Police in Malaysia steamrolled 1,069 bitcoin mining devices seized in raids on cryptocurrency miners earlier this year.
After laying out the devices in a precinct car park, local authorities destroyed the rectangular grey boxes by running over them with a large orange steamroller, as seen in footage posted online by local news site Dayak Daily.
The devices were application-specific integrated circuits (ASICs) built for the express purpose of completing proof-of-work tasks needed to find blocks in cryptocurrency networks like bitcoin.
Police arrested eight people in connection with the bitcoin miners which had allegedly been powered by $2.7 million worth of stolen electricity.
“The crypto-miners stole electricity,” Assistant Police Commissioner Hakemal Hawari told the Agence France-Presse.
“Their actions are dangerous for life and property, as they can cause power outages.”
Police conducted six raids on properties around the Miri International Airport between February and April this year after a local electricity company noticed unusual activity on its network.
Six of the suspects were jailed for up to eight months and fined 8,000 Malaysian Ringgit ($2,560).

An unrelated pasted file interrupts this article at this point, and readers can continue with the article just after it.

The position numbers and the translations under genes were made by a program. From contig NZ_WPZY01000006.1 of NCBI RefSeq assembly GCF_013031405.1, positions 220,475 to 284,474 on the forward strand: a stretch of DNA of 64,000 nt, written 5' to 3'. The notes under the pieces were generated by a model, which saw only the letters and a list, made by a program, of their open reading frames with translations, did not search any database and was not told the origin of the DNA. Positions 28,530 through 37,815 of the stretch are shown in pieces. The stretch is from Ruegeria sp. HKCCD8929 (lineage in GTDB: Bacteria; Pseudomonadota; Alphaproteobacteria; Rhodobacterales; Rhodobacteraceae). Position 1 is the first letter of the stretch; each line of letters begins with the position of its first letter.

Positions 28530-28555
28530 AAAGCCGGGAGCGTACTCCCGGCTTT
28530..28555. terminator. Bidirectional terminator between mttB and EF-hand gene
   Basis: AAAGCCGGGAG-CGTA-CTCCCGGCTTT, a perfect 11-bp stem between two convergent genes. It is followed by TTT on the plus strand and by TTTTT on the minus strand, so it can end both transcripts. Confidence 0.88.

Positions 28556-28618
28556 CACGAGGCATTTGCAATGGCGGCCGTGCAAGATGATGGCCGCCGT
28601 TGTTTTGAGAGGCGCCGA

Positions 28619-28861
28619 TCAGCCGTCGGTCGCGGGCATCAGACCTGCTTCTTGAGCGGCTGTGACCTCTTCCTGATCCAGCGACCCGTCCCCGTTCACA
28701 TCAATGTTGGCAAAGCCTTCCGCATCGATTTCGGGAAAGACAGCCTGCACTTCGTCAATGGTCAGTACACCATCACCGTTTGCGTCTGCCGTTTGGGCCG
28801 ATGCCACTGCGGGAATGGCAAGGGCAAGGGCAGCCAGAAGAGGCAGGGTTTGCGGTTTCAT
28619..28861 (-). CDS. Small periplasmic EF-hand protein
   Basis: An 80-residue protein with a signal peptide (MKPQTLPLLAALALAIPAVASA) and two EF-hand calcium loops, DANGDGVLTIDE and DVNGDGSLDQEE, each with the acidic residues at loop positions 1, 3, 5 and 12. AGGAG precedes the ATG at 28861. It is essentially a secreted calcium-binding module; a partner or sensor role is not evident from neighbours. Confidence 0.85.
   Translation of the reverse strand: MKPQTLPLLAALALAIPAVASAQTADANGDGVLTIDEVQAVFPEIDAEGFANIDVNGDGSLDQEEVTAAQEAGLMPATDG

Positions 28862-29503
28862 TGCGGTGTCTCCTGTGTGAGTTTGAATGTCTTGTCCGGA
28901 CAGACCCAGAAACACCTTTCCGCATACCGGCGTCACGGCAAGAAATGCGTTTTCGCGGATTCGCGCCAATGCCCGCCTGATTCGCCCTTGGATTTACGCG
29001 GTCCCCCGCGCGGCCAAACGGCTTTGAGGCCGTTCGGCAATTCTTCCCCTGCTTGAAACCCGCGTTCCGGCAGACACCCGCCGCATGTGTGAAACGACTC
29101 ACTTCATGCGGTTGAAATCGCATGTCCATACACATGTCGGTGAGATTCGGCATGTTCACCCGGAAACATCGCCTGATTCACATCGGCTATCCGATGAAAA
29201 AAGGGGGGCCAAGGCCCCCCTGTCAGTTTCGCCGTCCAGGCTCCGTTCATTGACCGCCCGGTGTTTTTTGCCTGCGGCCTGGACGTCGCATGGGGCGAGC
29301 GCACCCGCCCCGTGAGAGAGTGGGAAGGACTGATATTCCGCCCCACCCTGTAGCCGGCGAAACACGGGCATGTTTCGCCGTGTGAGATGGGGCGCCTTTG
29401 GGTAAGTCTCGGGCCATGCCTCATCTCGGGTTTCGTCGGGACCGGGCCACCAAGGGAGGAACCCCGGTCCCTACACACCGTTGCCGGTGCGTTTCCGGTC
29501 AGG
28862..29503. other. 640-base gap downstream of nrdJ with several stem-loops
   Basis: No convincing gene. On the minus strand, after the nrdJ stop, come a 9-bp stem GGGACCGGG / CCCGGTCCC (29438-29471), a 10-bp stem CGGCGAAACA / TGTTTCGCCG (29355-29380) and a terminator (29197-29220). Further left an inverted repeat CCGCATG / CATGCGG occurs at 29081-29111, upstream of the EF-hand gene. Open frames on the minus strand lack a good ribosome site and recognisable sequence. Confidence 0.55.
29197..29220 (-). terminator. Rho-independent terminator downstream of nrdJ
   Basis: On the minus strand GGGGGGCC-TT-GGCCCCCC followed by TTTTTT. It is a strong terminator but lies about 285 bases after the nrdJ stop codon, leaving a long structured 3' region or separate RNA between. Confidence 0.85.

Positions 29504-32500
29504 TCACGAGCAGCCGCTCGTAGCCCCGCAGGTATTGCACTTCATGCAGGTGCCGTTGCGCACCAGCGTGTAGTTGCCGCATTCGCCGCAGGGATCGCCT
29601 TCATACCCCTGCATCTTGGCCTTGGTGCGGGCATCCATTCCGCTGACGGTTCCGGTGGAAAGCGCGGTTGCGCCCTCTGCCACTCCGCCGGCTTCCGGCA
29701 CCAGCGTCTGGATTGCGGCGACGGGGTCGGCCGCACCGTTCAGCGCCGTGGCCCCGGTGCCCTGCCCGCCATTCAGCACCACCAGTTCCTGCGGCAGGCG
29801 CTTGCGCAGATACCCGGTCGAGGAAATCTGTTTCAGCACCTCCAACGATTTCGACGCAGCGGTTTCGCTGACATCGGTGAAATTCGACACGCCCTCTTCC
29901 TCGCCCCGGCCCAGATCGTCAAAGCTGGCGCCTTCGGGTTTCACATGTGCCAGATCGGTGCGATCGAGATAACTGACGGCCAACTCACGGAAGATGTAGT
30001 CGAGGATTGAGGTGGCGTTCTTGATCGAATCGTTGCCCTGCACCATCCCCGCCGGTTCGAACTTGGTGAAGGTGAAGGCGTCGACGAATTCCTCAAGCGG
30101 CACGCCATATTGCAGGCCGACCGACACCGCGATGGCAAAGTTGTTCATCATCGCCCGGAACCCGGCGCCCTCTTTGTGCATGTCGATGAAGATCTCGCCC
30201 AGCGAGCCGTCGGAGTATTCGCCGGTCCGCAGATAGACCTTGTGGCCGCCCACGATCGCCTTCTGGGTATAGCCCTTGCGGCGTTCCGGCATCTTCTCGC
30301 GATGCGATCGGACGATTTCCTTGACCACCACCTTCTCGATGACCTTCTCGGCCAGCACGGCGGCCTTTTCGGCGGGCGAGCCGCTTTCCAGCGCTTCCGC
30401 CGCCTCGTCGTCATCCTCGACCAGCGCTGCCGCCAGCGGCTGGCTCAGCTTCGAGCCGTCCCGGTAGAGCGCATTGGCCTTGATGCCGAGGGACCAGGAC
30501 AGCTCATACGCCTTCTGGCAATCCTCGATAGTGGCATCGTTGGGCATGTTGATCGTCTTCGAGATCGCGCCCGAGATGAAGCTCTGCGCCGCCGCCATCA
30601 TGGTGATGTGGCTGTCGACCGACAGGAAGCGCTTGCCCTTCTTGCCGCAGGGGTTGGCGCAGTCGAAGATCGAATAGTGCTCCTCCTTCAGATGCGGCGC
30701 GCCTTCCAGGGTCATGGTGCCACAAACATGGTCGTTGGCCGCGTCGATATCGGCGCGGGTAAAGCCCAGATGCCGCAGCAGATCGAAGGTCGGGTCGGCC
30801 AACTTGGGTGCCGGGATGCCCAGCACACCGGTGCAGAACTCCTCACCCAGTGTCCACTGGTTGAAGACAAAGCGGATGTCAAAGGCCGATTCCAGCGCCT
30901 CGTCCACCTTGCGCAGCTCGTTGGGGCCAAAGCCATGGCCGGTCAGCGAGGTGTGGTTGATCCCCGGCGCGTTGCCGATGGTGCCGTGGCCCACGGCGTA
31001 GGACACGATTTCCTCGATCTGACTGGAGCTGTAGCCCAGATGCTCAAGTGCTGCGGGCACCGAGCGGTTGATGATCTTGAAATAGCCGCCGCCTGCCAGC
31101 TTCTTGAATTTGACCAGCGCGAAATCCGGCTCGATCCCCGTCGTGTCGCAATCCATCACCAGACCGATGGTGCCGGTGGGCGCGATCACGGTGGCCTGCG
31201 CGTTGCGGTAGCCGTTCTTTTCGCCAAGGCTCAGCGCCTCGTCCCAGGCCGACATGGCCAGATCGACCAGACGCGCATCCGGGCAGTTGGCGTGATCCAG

Malaysia is one of the top 10 countries for bitcoin mining, according to the Cambridge Centre for Alternative Finance, making up around 3.4 pre cent of the global bitcoin hash rate in April.
The global hash rate is the amount of cryptographic hashes completed by computers mining on the bitcoin network.
Individual computers race to find, by chance, the winning hash that completes the latest block in the chain and sees them rewarded by the Bitcoin network.
The network currently runs at around 100 million terahashes per second (TH/s) – down from its peak at 180 million TH/s in May when cryptocurrency prices were at an all-time high.
A major crackdown by Chinese authorities saw the country effectively ban mining and has since seen its share of the global hash rate continue to fall well below the 50 per cent mark.
Bitcoin’s high energy use has been a major source of criticism for the original cryptocurrency with Elon Musk helping drive the price down by casting doubts on the networks viability given its current environmental impact.
It’s unknown exactly how much of the bitcoin network is powered by electricity siphoned off the grid, but Malaysian police aren’t the only ones to find miners stealing power.
As cryptocurrency prices were peaking in May, English police investigating a suspected cannabis farm were surprised to discover a clandestine bitcoin mining operation.
The miners had wired up 100 ASICs in a warehouse near a local electricity distribution centre in what police said “had all the hallmarks of a cannabis cultivation set-up”.
Sandwell Police did not choose to destroy the bitcoin mining devices with a steamroller.